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A week of ominous silence regarding the festival succeeded in Santa
Ana. The local paper gave the fullest particulars of the opening
of the hotel, but contented itself with saying: "The entertainment
concluded with a dance." Mr. Brooks, who felt himself compelled to
call upon his late charming partner twice during the week,
characteristically soothed her anxieties as to the result. "The
fact of it is, Mrs. Wade, there's really nobody in particular to
blame--and that's what gets them. They're all mixed up in it,
deacons and Sunday-school teachers; and when old Johnson tried to
be nasty the other evening and hoped you hadn't suffered from your
exertions that night, I told him you hadn't quite recovered yet
from the physical shock of having been run into by him and Mrs.
Stubbs, but that, you being a lady, you didn't tell just how you
felt at the exhibition he and she made of themselves. That shut
him up."

"But you shouldn't have said that," said Mrs. Wade with a
frightened little smile.

"No matter," returned Brooks cheerfully. "I'll take the blame of
it with the others. You see they'll have to have a scapegoat--and
I'm just the man, for I got up the dance! And as I'm going away, I
suppose I shall bear off the sin with me into the wilderness."

"You're going away?" repeated Mrs. Wade in more genuine concern.

"Not for long," returned Brooks laughingly. "I came here to look
up a mill site, and I've found it. Meantime I think I've opened
their eyes."

"You have opened mine," said the widow with timid frankness.

They were soft pretty eyes when opened, in spite of their heavy red
lids, and Mr. Brooks thought that Santa Ana would be no worse if
they remained open. Possibly he looked it, for Mrs. Wade said
hurriedly, "I mean--that is--I've been thinking that life needn't
ALWAYS be as gloomy as we make it here. And even HERE, you know,
Mr. Brooks, we have six months' sunshine--though we always forget
it in the rainy season."

"That's so," said Brooks cheerfully. "I once lost a heap of money
through my own foolishness, and I've managed to forget it, and I
even reckon to get it back again out of Santa Ana if my mill
speculation holds good. So good-by, Mrs. Wade--but not for long."
He shook her hand frankly and departed, leaving the widow conscious
of a certain sympathetic confidence and a little grateful for--she
knew not what.

This feeling remained with her most of the afternoon, and even
imparted a certain gayety to her spirits, to the extent of causing
her to hum softly to herself; the air being oddly enough the Julien
Waltz. And when, later in the day, the shadows were closing in
with the rain, word was brought to her that a stranger wished to
see her in the sitting-room, she carried a less mournful mind to
this function of her existence. For Mrs. Wade was accustomed to
give audience to traveling agents, tradesmen, working-hands and
servants, as chatelaine of her ranch, and the occasion was not
novel. Yet on entering the room, which she used partly as an
office, she found some difficulty in classifying the stranger, who
at first glance reminded her of the tramping miner she had seen
that night from her window. He was rather incongruously dressed,
some articles of his apparel being finer than others; he wore a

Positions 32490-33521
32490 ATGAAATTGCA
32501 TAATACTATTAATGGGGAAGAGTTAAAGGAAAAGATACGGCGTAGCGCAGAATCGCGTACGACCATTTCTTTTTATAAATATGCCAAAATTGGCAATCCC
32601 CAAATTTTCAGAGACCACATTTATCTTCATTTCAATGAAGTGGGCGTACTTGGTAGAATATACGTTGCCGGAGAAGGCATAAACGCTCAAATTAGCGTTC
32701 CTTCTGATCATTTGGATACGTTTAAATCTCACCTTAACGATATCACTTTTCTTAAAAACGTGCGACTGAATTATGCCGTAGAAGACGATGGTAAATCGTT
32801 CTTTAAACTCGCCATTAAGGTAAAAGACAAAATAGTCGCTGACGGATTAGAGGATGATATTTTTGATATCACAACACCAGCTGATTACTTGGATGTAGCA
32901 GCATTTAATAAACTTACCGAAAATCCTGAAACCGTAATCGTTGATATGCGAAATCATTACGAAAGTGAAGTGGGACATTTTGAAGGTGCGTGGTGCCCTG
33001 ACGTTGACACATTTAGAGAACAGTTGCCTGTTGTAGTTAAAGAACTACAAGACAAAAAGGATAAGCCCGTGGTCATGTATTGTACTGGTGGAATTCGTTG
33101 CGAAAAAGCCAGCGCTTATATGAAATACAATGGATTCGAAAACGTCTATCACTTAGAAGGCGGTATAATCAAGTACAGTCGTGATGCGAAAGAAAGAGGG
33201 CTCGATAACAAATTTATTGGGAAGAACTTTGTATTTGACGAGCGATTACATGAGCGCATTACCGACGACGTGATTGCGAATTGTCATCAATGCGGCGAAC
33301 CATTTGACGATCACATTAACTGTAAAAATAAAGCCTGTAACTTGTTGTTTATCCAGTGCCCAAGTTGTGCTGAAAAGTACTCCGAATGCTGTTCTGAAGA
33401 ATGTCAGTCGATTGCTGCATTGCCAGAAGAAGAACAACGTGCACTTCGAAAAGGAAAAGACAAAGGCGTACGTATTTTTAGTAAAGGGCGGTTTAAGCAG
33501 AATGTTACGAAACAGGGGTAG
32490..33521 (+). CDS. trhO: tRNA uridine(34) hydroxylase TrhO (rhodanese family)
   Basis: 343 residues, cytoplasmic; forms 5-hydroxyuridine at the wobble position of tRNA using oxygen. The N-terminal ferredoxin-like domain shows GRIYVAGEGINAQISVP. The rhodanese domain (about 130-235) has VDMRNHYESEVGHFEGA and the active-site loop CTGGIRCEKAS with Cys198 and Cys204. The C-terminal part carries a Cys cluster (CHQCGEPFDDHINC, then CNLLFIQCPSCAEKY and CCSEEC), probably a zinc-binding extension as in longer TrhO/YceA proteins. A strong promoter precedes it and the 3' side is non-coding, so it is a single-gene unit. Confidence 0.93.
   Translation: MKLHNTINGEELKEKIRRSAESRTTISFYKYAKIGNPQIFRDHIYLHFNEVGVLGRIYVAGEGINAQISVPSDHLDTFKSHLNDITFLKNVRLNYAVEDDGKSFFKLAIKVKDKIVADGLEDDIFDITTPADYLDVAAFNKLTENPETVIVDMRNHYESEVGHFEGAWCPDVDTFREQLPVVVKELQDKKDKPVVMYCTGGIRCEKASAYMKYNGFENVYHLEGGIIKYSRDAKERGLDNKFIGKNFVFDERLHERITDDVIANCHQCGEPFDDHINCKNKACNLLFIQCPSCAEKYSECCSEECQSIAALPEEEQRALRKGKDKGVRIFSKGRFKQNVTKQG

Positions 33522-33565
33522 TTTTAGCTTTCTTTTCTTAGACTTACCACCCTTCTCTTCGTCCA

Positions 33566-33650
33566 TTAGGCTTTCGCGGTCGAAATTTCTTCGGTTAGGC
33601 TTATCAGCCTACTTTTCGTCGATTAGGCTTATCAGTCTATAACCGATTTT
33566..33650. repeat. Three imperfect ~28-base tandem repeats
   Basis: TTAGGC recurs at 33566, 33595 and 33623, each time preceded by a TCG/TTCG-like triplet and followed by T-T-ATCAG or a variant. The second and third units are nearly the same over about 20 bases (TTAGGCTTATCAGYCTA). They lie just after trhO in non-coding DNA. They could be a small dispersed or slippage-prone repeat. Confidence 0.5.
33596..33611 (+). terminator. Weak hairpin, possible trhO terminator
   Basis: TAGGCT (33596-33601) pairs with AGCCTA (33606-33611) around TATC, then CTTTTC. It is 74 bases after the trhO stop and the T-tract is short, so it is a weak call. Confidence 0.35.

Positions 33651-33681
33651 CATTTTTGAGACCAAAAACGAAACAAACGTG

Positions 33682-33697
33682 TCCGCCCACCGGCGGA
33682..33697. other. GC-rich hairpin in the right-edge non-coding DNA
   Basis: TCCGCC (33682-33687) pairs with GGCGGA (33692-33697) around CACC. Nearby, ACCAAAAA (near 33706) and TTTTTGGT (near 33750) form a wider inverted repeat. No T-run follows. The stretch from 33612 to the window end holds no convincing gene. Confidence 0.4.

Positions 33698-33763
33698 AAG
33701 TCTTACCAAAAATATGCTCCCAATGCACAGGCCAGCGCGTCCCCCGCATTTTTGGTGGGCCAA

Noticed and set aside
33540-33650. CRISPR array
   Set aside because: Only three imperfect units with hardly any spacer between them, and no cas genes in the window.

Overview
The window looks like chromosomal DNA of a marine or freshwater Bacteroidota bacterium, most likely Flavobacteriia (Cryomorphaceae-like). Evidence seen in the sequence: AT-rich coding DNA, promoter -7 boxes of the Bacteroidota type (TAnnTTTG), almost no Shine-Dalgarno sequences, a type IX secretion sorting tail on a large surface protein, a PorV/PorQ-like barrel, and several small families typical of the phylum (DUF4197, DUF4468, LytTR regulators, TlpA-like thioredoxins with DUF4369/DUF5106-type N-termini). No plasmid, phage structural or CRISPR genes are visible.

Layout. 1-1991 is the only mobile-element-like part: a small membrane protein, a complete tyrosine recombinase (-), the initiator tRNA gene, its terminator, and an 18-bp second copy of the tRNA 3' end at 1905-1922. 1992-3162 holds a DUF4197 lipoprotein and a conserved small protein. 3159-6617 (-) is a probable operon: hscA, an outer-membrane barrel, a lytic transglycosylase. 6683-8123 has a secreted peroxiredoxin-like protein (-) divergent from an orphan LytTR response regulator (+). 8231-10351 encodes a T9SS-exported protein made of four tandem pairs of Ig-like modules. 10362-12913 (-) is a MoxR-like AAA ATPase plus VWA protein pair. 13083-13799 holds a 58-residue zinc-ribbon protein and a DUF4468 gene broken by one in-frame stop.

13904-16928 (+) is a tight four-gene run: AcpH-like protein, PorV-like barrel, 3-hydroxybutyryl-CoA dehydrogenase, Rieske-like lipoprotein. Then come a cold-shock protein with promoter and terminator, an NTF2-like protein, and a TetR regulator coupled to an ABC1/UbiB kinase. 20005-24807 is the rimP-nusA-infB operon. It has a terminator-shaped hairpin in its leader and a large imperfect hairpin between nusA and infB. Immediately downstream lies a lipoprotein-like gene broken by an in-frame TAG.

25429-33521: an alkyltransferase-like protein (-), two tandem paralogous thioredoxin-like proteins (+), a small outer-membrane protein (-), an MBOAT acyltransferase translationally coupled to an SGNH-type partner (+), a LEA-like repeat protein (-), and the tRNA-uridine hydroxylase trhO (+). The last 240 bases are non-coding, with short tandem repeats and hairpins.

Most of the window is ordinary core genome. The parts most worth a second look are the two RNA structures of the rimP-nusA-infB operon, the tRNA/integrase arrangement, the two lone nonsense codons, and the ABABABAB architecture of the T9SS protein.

diamond pin in a scarf folded over a rough "hickory" shirt; his
light trousers were tucked in common mining boots that bore stains
of travel and a suggestion that he had slept in his clothes. What
she could see of his unshaven face in that uncertain light
expressed a kind of dogged concentration, overlaid by an assumption
of ease. He got up as she came in, and with a slight "How do,
ma'am," shut the door behind her and glanced furtively around the

"What I've got to say to ye, Mrs. Wade,--as I reckon you be,--is
strictly private and confidential! Why, ye'll see afore I get
through. But I thought I might just as well caution ye agin our
being disturbed."

Overcoming a slight instinct of repulsion, Mrs. Wade returned, "You
can speak to me here; no one will interrupt you--unless I call
them," she added with a little feminine caution.

"And I reckon ye won't do that," he said with a grim smile. "You
are the widow o' Pulaski Wade, late o' Heavy Tree Hill, I reckon?"

"I am," said Mrs. Wade.

"And your husband's buried up thar in the graveyard, with a
monument over him setting forth his virtues ez a Christian and a
square man and a high-minded citizen? And that he was foully
murdered by highwaymen?"

"Yes," said Mrs. Wade, "that is the inscription."

"Well, ma'am, a bigger pack o' lies never was cut on stone!"

Mrs. Wade rose, half in indignation, half in terror.

"Keep your sittin'," said the stranger, with a warning wave of his
hand. "Wait till I'm through, and then you call in the hull State
o' Californy, ef ye want."

The stranger's manner was so doggedly confident that Mrs. Wade sank
back tremblingly in her chair. The man put his slouch hat on his
knee, twirled it round once or twice, and then said with the same
stubborn deliberation:--

"The highwayman in that business was your husband--Pulaski Wade--
and his gang, and he was killed by one o' the men he was robbin'.
Ye see, ma'am, it used to be your husband's little game to rope in
three or four strangers in a poker deal at Spanish Jim's saloon--I
see you've heard o' the place," he interpolated as Mrs. Wade drew
back suddenly--"and when he couldn't clean 'em out in that way, or
they showed a little more money than they played, he'd lay for 'em
with his gang in a lone part of the trail, and go through them like
any road agent. That's what he did that night--and that's how he
got killed."

Under the Redwoods by Bret Harte
General Fiction
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